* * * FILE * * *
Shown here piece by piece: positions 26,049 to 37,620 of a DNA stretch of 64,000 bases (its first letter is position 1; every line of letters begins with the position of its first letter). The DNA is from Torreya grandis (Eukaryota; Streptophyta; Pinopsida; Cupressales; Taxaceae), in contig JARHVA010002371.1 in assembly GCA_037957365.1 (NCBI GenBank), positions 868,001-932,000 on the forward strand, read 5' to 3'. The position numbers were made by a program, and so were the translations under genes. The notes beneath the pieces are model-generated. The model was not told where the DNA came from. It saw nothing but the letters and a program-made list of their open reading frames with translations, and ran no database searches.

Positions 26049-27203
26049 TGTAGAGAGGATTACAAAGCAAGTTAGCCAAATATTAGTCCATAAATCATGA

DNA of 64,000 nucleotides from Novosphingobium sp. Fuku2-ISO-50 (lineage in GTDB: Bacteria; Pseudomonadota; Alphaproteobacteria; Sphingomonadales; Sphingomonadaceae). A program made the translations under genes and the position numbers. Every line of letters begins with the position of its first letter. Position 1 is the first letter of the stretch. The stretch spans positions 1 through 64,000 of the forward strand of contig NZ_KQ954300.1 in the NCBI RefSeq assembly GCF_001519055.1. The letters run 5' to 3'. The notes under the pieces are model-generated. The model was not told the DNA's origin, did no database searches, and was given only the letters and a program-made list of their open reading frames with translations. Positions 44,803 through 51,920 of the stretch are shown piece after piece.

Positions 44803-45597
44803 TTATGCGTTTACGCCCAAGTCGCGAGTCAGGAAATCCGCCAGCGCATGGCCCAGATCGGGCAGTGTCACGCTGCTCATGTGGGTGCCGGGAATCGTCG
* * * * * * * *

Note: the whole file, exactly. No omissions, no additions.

Shown here piece by piece: positions 26,049 to 37,620 of a DNA stretch of 64,000 bases (its first letter is position 1; every line of letters begins with the position of its first letter). The DNA is from Torreya grandis (Eukaryota; Streptophyta; Pinopsida; Cupressales; Taxaceae), in contig JARHVA010002371.1 in assembly GCA_037957365.1 (NCBI GenBank), positions 868,001-932,000 on the forward strand, read 5' to 3'. The position numbers were made by a program, and so were the translations under genes. The notes beneath the pieces are model-generated. The model was not told where the DNA came from. It saw nothing but the letters and a program-made list of their open reading frames with translations, and ran no database searches.

Positions 26049-27203
26049 TGTAGAGAGGATTACAAAGCAAGTTAGCCAAATATTAGTCCATAAATCATGA

DNA of 64,000 nucleotides from Novosphingobium sp. Fuku2-ISO-50 (lineage in GTDB: Bacteria; Pseudomonadota; Alphaproteobacteria; Sphingomonadales; Sphingomonadaceae). A program made the translations under genes and the position numbers. Every line of letters begins with the position of its first letter. Position 1 is the first letter of the stretch. The stretch spans positions 1 through 64,000 of the forward strand of contig NZ_KQ954300.1 in the NCBI RefSeq assembly GCF_001519055.1. The letters run 5' to 3'. The notes under the pieces are model-generated. The model was not told the DNA's origin, did no database searches, and was given only the letters and a program-made list of their open reading frames with translations. Positions 44,803 through 51,920 of the stretch are shown piece after piece.

Positions 44803-45597
44803 TTATGCGTTTACGCCCAAGTCGCGAGTCAGGAAATCCGCCAGCGCATGGCCCAGATCGGGCAGTGTCACGCTGCTCATGTGGGTGCCGGGAATCGTCG